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Pete''s Towing Service v. McCants

September 16, 1996

PETE'S TOWING SERVICE, APPELLANT,
v.
LESTER MCCANTS, RESPONDENT.



Appeal from Superior Court of King County. Docket No: 92-2-14242-2. Date filed: 04/05/95. Judge signing: Hon. Leroy McCullough.

PER CURIAM. -- Pete's Towing Service (PTS) appeals the denial of its motion to vacate an order entered by the superior court on September 15, 1992. We conclude that the motion to vacate was untimely. Accordingly, we affirm.

FACTS

In April of 1992, Lester McCants commenced a small claims action in King County District Court alleging PTS owed him several thousand dollars for damage done to his car while being impounded. After PTS failed to appear at the scheduled hearing, the small claims court entered a default judgment against PTS and in favor of McCants in the sum of $1,572.29. PTS appealed to King County Superior Court. After reviewing the evidence presented at a trial de novo, the Superior Court entered the following order on September 15, 1992:

The above-entitled Court, having heard a trial de novo from a judgment of the Southwest Division, King County District Court; the petitioner, Pete's Towing Service appearing by counsel, Arthur S. Langlie, attorney at law; and the respondent, Lester McCants appearing pro se,

IT IS HEREBY ORDERED that the judgment is ordered in favor of the respondent, Lester McCants in the amount of $1,572.29 and the default judgment below affirmed.

On February 9, 1995, PTS moved to vacate that order for lacking any findings of fact, Conclusions of law, or judgment summary. The motion to vacate was denied. This appeal followed.

DECISION

The sole issue presented on appeal is whether the Superior Court erred in denying PTS' motion to vacate. "An order granting or denying a motion to vacate an order or judgment is reviewed for abuse of discretion." *fn1 PTS contends the Superior Court abused its discretion in denying PTS' motion to vacate the September 15, 1992 order entered in favor of Lester McCants. PTS argues that the order should be vacated because it was entered without formal findings of fact and Conclusions of law as required by court rule and statute. PTS claims that this irregularity "resulted in a void judgment [that] should have been vacated " under CR 60(b). For purposes of resolving this issue, we shall assume that the Superior Court was required to enter formal findings of fact in the case. See CR 52(a)(1).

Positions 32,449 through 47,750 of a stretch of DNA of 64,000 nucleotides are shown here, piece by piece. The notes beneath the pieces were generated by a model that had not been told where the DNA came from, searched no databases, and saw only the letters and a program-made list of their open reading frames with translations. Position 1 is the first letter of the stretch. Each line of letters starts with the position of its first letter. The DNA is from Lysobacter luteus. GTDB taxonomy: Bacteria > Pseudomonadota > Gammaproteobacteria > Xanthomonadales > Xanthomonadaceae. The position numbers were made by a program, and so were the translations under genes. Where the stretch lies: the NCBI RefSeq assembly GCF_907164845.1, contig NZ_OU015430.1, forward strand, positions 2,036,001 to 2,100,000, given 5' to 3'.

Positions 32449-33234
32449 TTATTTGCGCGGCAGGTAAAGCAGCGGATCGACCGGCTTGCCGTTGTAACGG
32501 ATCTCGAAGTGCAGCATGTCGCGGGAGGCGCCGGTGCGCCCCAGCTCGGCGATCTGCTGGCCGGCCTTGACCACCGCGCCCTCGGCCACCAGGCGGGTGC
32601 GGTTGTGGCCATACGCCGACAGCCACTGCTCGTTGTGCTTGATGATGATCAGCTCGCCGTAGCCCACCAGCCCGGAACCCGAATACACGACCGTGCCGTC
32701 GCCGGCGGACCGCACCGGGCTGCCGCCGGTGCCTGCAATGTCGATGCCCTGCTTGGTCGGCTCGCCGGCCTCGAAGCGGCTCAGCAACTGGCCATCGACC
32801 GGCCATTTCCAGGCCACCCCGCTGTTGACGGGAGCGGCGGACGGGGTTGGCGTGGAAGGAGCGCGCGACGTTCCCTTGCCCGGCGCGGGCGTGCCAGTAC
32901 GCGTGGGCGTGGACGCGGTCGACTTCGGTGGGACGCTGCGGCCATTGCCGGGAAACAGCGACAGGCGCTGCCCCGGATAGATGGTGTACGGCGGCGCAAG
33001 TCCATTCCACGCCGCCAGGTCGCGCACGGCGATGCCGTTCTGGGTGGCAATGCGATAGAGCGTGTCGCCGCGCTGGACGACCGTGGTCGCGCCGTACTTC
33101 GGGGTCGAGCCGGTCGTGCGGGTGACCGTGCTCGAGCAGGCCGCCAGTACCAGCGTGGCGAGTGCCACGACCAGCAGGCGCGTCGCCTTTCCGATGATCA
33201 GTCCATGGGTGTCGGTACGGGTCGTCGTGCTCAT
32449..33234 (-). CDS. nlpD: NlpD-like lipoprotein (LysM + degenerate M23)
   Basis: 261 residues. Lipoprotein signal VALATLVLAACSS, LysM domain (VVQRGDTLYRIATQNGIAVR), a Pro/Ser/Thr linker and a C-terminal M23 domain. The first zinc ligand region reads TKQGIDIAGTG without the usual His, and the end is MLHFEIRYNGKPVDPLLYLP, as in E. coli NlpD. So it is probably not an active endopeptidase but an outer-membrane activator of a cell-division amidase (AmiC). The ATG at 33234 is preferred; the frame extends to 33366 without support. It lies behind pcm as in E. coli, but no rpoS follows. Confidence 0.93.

PTS has waived, however, any right it may have had to seek vacation of the decision of the superior court on that basis alone. *fn2 The motion to vacate was untimely under CR 52 (d), which provides in pertinent part:

"A judgment entered in a case tried to the court where findings are required, without findings of fact having been made, is subject to a motion to vacate within the time for the taking of an appeal."

Under this rule, a motion to vacate an order or judgment for absence of written findings must be filed within the time for taking an appeal of that judgment. This plain reading of the rule is consistent with the rationale underlying the requirement for written findings of fact and Conclusions of law. The primary purpose of formal findings and Conclusions is to enable an appellate court to review the issues raised on appeal. *fn3 Once the period for filing an appeal has lapsed, the need for having written findings and Conclusions no longer exists.

The motion to vacate in this case was filed on February 9, 1995, more than two and a half years after the challenged order was entered and long after the time for taking an appeal had expired. *fn4 If PTS felt it was in any way prejudiced by the lack of formal findings and Conclusions, it should have made a timely motion to vacate the order of the superior court.

Because the motion is time barred, we cannot say the superior court abused its discretion by ...


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